What justifies the complexity of Marx generators? When I need a 300 kV pulse, it seems like it would be so much easier to wire up three 100 kV low-inductance pulse capacitors and discharge them through a single spark gap rather than tangling with Marx multiple stages. Sparky, my dog, definitely feels this way. It sure would make it easier to give him that new 300 kV impulse generator he’s been wagging his tail for.
The heart of the problem is DC voltage grading. If I wire a pair of 100 kV capacitors in series and hook the configuration up to a 200 kV high voltage power supply, nothing guarantees that both capacitors will each see 100 kV. One might get charged to 75 kV while the other is being overstressed at 125 kV: the total voltage is not graded evenly across the series stack of capacitors. This is because the steady-state voltage across each capacitor is determined by small uncontrolled currents due to capacitor leakage and corona discharge. The effective resistance of these parasitics depends on environmental conditions, nearby components, and manufacturing variability - all things that are hard to control. Like herding ducks, I hear from Sparky.
Ignoring voltage grading requires unacceptably large design margin. Naively, for capacitors hooked up in series, I would need (300 kV)/(100 kV) = 3 capacitors, but if I’ve done that, and some of the capacitors overstress and fail, which then overstresses the remaining capacitors even more. Sparky doesn’t like the smoldering heap this produces. I could add a healthy design margin by wiring 6 capacitors in series each rated for 100 kV with a total voltage across the stack of 300 kV. But, each additional capacitor that I add to the stack decreases performance by adding series resistance and series inductance to the circuit.
Going to higher voltages than 300 kV requires increasingly more margin. The total voltage rating of a bunch of capacitors wired in series scales as the log of the number of capacitors. Or looking at it another way, the number of capacitors that I need to wire together increases exponentially with total voltage. This means that Sparky would have to donate his whole doghouse to capacitors to generate a mere 300 kV, 100 ns pulse. I don’t need to tell you what he says about that.
Achieving even voltage grading across all capacitors requires additional components. Parasitic currents might be difficult to control, but putting a stiff voltage divider in parallel with the capacitor stack can ensure even grading. Resistive voltage grading networks are only effective if the resistors are well-matched. Matching large numbers of resistors is difficult given the realities of thermal gradients and component aging. The value of each resistor also needs to be much smaller than the leakage resistance of a capacitor. That’s the same as saying that the current through the divider network needs to be much greater than the total parasitic current due to capacitor leakage and corona. Even small current at high voltages represent significant power, so resistive grading isn’t a free lunch. The price to pay is high power consumption, oversized power supplies, and resistors catching fire.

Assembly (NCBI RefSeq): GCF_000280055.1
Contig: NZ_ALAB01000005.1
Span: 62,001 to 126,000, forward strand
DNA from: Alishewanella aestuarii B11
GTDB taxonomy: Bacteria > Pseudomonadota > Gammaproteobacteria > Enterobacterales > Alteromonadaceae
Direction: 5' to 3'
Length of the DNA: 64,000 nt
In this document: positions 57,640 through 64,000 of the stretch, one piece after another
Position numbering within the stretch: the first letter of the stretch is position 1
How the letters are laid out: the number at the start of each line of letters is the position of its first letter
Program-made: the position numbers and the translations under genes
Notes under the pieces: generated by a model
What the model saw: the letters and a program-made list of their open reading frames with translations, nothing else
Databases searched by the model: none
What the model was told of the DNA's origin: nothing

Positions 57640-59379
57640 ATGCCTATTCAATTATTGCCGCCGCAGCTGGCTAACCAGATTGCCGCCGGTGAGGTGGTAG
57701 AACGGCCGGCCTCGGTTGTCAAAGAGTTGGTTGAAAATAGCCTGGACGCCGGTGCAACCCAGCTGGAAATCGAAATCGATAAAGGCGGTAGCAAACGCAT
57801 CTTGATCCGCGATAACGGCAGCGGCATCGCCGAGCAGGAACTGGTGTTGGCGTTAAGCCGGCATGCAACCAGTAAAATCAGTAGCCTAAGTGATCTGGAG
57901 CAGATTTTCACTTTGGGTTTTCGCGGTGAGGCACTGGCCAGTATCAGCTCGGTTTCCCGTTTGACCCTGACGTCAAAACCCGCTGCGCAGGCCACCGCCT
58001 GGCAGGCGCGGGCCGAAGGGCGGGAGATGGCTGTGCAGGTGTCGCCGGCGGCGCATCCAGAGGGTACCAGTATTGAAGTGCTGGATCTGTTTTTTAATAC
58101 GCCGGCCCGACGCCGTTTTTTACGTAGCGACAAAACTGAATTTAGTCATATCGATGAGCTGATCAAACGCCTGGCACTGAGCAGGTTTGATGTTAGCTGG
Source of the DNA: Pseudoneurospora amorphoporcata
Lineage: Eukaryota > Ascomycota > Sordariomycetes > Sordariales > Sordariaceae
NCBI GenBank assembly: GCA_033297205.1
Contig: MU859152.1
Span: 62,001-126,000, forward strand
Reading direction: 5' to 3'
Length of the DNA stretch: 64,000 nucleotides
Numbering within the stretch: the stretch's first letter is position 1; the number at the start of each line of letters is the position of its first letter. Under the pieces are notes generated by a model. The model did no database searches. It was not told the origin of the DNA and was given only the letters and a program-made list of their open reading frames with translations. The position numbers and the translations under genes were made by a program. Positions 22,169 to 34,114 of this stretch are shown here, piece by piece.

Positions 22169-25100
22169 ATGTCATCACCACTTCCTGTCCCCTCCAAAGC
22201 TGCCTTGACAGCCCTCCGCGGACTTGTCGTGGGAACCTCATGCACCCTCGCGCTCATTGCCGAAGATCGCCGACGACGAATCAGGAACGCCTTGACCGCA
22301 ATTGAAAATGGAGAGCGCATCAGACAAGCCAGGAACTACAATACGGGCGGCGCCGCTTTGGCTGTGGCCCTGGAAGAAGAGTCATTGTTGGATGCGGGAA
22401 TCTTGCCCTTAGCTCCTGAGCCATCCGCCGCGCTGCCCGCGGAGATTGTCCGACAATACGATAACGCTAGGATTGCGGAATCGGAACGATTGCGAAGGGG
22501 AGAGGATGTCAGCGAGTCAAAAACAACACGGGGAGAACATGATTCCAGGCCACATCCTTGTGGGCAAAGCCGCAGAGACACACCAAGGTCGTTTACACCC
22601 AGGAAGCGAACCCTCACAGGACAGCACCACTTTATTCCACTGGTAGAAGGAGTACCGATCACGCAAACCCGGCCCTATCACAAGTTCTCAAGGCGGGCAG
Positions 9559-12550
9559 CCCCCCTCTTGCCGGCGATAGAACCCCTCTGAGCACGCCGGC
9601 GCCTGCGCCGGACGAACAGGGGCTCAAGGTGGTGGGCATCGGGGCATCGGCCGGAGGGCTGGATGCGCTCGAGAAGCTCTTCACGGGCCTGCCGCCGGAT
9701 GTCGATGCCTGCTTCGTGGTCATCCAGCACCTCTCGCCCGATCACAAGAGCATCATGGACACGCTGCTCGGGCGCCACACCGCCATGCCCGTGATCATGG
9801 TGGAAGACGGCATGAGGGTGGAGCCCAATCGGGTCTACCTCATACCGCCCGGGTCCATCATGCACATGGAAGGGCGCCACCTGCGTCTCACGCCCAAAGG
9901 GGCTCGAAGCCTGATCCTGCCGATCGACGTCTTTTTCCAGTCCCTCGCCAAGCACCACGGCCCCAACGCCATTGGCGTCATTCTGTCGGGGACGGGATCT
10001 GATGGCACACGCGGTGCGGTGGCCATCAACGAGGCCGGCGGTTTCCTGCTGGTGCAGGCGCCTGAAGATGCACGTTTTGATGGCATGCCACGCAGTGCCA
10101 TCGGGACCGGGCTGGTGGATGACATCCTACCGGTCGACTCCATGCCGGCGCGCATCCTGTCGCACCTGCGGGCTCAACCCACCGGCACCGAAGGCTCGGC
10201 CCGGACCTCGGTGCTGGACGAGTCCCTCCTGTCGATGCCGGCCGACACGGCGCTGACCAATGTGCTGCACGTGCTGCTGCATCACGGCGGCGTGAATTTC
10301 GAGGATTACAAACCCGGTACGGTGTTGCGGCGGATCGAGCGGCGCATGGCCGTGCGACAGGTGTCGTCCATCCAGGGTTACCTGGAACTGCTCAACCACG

Marx generators solve the voltage grading problem. Instead of attempting to divide a large DC voltage like 300 kV evenly across a bunch of capacitors, a Marx generator has all capacitors charged in parallel so that by definition they each see exactly the same voltage. Parallel charging means that the charging resistors only dissipate power during charge and discharge transients, unlike a resistive grading network that always burns power. This has the added perk of multiplying the output voltage of the capacitor charging power supply so that the capacitor charging voltage doesn’t need to equal the required output pulse amplitude.
The catch is that each capacitor in a Marx generator is paired with a triggered spark gap switch. Each of the spark gaps should be triggered simultaneously for best performance, but this is usually impractical. A commonly used approach is to only trigger the spark gap closest to ground. Spark gaps farther up the chain then breakdown due to overvoltage. Only triggering the first spark gap is convenient, but reliable triggering depends on shunt capacitance from each stage of the Marx generator to ground. Optimizing that can feel a little like chasing your tail.
Marx generators aren’t so bad once triggering is ironed out. These circuits multiply the output of a small power supply to create fast pulses using the minimum number of capacitors. When Sparky and I build the 300 kV pulse generator he’s been running after in his dreams, it will be a 3-stage Marx generator made from 100 kV low-inductance capacitors and 100 kV triggered spark gap switches.